This is particularly true when it comes to digital music demand, and for the growing number of streaming and downloading companies operating in Africa, providing users access to local music and artists is vital to their business.
However, this comes with its own set of obstacles. For example, Gillian Ezra, chief operating officer of Simfy Africa, noted that sourcing music from local artists can be challenging. “In Africa, we have a very underdeveloped infrastructure in terms of licensing,” she highlighted during an AfricaCom panel discussion on digital music.
The African music industry has also typically been underserviced compared with more developed regions, and artists often have to represent themselves.
According to Chinasa Udeala, head of content for online music platform Spinlet in East Africa, something as simple as the artwork for an album or artist might not be available, and Spinlet sometimes has to create these for the artist.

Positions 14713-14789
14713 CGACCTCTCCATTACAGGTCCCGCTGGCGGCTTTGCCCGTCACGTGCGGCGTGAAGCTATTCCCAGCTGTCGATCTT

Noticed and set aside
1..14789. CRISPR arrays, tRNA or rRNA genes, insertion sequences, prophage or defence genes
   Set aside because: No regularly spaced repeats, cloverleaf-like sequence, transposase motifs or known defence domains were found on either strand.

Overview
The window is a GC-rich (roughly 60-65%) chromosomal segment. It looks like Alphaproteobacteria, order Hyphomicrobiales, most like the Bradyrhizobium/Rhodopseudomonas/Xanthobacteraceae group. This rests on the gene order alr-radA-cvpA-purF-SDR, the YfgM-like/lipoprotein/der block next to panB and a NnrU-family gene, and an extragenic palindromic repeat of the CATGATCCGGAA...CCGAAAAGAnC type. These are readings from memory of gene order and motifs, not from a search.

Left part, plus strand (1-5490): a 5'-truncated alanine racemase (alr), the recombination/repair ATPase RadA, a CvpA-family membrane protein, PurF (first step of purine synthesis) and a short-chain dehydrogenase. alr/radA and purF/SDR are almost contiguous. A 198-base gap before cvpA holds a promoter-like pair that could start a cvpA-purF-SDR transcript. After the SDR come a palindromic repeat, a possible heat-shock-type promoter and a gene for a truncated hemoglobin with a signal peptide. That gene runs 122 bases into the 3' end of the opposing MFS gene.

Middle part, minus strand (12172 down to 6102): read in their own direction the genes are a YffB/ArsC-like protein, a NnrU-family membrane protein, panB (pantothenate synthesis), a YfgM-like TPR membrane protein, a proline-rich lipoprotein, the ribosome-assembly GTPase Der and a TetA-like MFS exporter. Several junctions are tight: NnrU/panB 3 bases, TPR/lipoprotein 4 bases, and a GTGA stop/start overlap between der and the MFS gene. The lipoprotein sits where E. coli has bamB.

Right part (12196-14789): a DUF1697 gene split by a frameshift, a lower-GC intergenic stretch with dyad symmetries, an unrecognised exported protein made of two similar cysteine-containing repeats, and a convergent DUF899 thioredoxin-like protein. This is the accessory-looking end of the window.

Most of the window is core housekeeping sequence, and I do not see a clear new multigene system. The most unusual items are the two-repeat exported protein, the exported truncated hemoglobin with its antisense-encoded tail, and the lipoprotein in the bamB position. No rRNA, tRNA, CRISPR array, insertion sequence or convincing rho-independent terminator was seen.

But despite challenges, Africa’s music streaming and downloading landscape is seeing increasing competition with iROKING, Spinlet and Simfy being just a few of the players establishing themselves in the market as global competitors circle. Deezer recently announced a partnership with mobile phone operator Vodacom while its global rival Spotify has reportedly been in similar discussions concerning expanding into Africa.
Part of the attraction of the market is the growth in smartphones and other data-enabled devices on the continent. While penetration remains low, global research firm Informa Telecoms & Media predicts that smartphone connections on the continent will rise to 412m in 2018, more than a five-fold increase from the estimated 79m connections in 2012.